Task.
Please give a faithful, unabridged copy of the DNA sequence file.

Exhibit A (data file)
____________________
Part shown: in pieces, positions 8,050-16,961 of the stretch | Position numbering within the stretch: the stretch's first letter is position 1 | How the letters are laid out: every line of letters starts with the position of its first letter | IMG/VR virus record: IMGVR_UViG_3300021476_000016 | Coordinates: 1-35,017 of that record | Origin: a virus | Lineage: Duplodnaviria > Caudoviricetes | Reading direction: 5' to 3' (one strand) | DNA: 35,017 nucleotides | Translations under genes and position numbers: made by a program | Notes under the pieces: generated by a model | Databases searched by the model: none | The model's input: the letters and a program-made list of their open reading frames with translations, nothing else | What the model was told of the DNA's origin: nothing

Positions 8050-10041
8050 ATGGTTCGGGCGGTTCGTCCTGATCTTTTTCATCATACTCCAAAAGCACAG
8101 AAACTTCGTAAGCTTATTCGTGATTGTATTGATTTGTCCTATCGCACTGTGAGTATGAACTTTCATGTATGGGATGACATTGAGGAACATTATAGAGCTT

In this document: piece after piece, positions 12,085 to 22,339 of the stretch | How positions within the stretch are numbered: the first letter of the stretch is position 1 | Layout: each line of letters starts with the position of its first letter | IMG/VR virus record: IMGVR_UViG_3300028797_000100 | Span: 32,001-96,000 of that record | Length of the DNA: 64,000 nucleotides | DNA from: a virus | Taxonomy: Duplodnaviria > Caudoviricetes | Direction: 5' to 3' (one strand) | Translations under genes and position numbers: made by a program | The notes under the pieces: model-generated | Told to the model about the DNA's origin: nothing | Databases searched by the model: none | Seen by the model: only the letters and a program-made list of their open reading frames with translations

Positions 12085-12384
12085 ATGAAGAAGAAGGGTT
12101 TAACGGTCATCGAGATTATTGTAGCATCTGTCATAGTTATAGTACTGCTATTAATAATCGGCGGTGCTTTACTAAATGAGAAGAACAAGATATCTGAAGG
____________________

Part shown: in pieces, positions 8,050-16,961 of the stretch | Position numbering within the stretch: the stretch's first letter is position 1 | How the letters are laid out: every line of letters starts with the position of its first letter | IMG/VR virus record: IMGVR_UViG_3300021476_000016 | Coordinates: 1-35,017 of that record | Origin: a virus | Lineage: Duplodnaviria > Caudoviricetes | Reading direction: 5' to 3' (one strand) | DNA: 35,017 nucleotides | Translations under genes and position numbers: made by a program | Notes under the pieces: generated by a model | Databases searched by the model: none | The model's input: the letters and a program-made list of their open reading frames with translations, nothing else | What the model was told of the DNA's origin: nothing

Positions 8050-10041
8050 ATGGTTCGGGCGGTTCGTCCTGATCTTTTTCATCATACTCCAAAAGCACAG
8101 AAACTTCGTAAGCTTATTCGTGATTGTATTGATTTGTCCTATCGCACTGTGAGTATGAACTTTCATGTATGGGATGACATTGAGGAACATTATAGAGCTT

In this document: piece after piece, positions 12,085 to 22,339 of the stretch | How positions within the stretch are numbered: the first letter of the stretch is position 1 | Layout: each line of letters starts with the position of its first letter | IMG/VR virus record: IMGVR_UViG_3300028797_000100 | Span: 32,001-96,000 of that record | Length of the DNA: 64,000 nucleotides | DNA from: a virus | Taxonomy: Duplodnaviria > Caudoviricetes | Direction: 5' to 3' (one strand) | Translations under genes and position numbers: made by a program | The notes under the pieces: model-generated | Told to the model about the DNA's origin: nothing | Databases searched by the model: none | Seen by the model: only the letters and a program-made list of their open reading frames with translations

Positions 12085-12384
12085 ATGAAGAAGAAGGGTT
12101 TAACGGTCATCGAGATTATTGTAGCATCTGTCATAGTTATAGTACTGCTATTAATAATCGGCGGTGCTTTACTAAATGAGAAGAACAAGATATCTGAAGG